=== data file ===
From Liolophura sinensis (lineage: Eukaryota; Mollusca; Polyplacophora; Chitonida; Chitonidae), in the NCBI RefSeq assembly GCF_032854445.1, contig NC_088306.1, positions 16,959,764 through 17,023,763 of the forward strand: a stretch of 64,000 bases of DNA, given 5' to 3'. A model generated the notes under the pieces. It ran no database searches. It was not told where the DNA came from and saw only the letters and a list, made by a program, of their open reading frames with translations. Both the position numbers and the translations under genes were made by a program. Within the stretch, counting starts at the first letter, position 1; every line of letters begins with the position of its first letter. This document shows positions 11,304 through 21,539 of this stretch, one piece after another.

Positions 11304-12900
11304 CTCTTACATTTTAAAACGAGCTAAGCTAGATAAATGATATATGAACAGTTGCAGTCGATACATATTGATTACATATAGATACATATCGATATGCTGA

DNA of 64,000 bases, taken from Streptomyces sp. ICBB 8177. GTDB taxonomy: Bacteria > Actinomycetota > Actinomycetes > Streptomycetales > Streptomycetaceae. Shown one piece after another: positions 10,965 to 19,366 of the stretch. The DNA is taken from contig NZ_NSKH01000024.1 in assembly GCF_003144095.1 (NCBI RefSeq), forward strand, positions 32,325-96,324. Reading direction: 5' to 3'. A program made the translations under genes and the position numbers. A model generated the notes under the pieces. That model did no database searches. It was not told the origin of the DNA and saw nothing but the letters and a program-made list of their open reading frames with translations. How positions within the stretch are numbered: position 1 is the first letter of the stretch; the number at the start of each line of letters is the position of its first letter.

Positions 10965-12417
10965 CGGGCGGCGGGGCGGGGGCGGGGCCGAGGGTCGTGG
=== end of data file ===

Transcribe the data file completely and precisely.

From Liolophura sinensis (lineage: Eukaryota; Mollusca; Polyplacophora; Chitonida; Chitonidae), in the NCBI RefSeq assembly GCF_032854445.1, contig NC_088306.1, positions 16,959,764 through 17,023,763 of the forward strand: a stretch of 64,000 bases of DNA, given 5' to 3'. A model generated the notes under the pieces. It ran no database searches. It was not told where the DNA came from and saw only the letters and a list, made by a program, of their open reading frames with translations. Both the position numbers and the translations under genes were made by a program. Within the stretch, counting starts at the first letter, position 1; every line of letters begins with the position of its first letter. This document shows positions 11,304 through 21,539 of this stretch, one piece after another.

Positions 11304-12900
11304 CTCTTACATTTTAAAACGAGCTAAGCTAGATAAATGATATATGAACAGTTGCAGTCGATACATATTGATTACATATAGATACATATCGATATGCTGA

DNA of 64,000 bases, taken from Streptomyces sp. ICBB 8177. GTDB taxonomy: Bacteria > Actinomycetota > Actinomycetes > Streptomycetales > Streptomycetaceae. Shown one piece after another: positions 10,965 to 19,366 of the stretch. The DNA is taken from contig NZ_NSKH01000024.1 in assembly GCF_003144095.1 (NCBI RefSeq), forward strand, positions 32,325-96,324. Reading direction: 5' to 3'. A program made the translations under genes and the position numbers. A model generated the notes under the pieces. That model did no database searches. It was not told the origin of the DNA and saw nothing but the letters and a program-made list of their open reading frames with translations. How positions within the stretch are numbered: position 1 is the first letter of the stretch; the number at the start of each line of letters is the position of its first letter.

Positions 10965-12417
10965 CGGGCGGCGGGGCGGGGGCGGGGCCGAGGGTCGTGG